Headed by scientists from the iNANO/Department of Molecular Biology and Genetics at Aarhus University and the Department of Chemistry at the University of Copenhagen, a scientific collaboration has led to the development of a synthetic DNA nanopore that can selectively translocate protein-sized macromolecules across lipid bilayers.
Oxford Nanopore Technologies launched the first-ever commercial nanopore DNA sequencing device in 2015. Nanopore sequencing is based on a synthetically engineered transmembrane protein and enables channeling of long DNA strands through the pore’s central lumen, where changes in the ionic current act as a sensor of the individual bases in the DNA.
This method was a major landmark for DNA sequencing, and the success could be achieved only after several decades of research.
From that time, scientists have made efforts to extend this principle and develop larger pores to hold proteins that can be used for sensing purposes. However, these efforts have faced a major difficulty, which is the limited insight into artificial protein design.
As a substitute, a new method first reported by the AU group in 2009 has emerged. This method is based on artificial folding of DNA into complex structures, what is known as the 3D-origami method.
When compared to proteins, DNA origami has been demonstrated to have an unparalleled design space for developing nanostructures that mimic and extend naturally existing complexes.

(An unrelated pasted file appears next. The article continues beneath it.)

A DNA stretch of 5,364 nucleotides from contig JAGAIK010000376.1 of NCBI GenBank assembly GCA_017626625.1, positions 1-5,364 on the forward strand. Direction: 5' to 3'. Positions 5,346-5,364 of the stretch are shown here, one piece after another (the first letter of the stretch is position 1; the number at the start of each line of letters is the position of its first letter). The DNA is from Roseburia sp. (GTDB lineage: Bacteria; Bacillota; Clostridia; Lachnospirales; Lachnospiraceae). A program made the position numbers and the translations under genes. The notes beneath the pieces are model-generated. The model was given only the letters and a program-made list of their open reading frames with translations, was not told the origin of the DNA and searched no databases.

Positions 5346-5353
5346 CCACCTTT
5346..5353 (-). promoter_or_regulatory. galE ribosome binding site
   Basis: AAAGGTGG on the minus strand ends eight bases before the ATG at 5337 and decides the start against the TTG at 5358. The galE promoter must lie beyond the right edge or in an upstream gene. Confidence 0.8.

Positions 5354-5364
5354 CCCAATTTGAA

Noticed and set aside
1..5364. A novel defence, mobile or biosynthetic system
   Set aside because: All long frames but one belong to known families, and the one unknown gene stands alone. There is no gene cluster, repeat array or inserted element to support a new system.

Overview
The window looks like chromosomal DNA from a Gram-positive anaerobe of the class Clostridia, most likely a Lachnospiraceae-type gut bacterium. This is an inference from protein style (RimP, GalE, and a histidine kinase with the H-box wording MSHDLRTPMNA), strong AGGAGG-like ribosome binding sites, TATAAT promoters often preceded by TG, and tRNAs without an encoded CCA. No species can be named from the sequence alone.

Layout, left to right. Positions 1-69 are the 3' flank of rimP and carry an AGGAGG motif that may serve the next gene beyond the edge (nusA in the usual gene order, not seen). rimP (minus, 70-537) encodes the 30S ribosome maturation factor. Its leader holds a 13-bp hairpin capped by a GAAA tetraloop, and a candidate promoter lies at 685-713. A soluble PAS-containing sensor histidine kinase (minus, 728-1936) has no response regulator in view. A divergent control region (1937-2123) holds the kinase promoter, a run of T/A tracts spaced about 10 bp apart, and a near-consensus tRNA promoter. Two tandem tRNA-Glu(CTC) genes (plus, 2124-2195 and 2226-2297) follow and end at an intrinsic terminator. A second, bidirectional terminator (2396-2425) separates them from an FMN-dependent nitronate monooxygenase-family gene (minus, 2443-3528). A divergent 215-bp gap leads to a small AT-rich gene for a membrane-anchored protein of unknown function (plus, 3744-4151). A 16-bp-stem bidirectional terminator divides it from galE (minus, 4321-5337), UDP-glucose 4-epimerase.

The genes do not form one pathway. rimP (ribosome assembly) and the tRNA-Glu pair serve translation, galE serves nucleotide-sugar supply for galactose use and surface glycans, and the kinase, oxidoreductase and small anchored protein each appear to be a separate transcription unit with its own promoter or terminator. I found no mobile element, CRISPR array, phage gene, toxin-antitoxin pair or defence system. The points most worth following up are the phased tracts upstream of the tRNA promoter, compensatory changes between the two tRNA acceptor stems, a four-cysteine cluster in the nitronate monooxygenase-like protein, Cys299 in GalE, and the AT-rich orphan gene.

In a new study, reported in Nature Communications, the scientists now describe the development of a large synthetic nanopore developed from DNA. This nanopore structure has the capability to translocate large protein-sized macromolecules between compartments isolated by a lipid bilayer.
Furthermore, a functional gating system was inserted into the pore to allow biosensing of very few molecules in solution.
The researchers used powerful optical microscopes, which enabled them to track the flow of molecules through each nanopore. The insertion of a controllable plug into the pore further enabled size-selective control of the flow of protein-sized molecules and demonstration of real-time, label-free biosensing of a trigger molecule.
Finally, a set of controllable flaps was attached to the pore. These flaps enabled targeted insertion into membranes that displayed specific signal molecules. In the years to come, this mechanism will possibly allow the insertion of the sensor particularly into diseased cells, and might enable diagnosis at the single cell level.